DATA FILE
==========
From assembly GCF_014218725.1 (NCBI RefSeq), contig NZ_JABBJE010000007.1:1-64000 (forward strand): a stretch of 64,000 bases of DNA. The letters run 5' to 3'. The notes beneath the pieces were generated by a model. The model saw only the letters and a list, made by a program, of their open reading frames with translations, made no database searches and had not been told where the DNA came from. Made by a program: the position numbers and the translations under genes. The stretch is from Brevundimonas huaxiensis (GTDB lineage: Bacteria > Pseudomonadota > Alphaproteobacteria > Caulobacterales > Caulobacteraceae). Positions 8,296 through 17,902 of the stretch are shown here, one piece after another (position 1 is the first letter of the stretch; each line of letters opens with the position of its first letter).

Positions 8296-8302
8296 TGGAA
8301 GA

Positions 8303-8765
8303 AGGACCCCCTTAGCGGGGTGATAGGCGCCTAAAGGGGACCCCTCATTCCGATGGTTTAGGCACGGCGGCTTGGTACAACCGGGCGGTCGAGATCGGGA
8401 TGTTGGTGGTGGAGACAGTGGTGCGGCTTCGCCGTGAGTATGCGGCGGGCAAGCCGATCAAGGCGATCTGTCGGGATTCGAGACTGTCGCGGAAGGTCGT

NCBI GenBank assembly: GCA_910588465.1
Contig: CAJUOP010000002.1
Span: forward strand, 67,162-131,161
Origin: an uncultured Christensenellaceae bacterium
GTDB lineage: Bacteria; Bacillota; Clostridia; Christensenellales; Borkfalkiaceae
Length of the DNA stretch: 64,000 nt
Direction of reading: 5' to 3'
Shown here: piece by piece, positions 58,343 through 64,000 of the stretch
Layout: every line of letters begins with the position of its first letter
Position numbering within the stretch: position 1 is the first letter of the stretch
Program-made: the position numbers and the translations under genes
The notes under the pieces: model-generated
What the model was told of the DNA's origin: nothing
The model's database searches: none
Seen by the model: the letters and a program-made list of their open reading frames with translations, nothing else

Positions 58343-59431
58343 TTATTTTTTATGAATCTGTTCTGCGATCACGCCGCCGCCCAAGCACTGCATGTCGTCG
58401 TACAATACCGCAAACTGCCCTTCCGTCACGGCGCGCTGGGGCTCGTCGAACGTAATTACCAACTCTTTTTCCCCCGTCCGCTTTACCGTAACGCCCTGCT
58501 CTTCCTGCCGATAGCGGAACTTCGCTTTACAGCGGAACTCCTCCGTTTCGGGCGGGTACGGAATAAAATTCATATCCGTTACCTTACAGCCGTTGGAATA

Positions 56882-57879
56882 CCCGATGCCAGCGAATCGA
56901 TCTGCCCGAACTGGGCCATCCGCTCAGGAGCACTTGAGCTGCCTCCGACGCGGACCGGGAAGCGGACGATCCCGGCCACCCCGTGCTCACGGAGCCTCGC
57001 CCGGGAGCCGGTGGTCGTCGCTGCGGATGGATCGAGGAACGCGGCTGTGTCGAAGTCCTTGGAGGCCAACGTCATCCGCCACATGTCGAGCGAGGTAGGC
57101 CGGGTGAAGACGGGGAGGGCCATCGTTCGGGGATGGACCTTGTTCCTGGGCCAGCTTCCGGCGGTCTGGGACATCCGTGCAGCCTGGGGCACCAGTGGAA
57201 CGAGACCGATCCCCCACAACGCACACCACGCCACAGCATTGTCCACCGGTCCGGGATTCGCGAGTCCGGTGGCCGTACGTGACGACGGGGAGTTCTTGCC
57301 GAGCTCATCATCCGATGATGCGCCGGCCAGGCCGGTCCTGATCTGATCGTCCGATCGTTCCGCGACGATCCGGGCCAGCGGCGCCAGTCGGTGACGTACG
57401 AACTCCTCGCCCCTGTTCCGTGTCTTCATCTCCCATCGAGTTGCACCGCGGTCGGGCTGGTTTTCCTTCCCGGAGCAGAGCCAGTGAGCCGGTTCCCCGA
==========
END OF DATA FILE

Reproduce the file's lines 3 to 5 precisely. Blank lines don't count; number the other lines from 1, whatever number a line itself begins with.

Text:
8296 TGGAA
8301 GA

Positions 8303-8765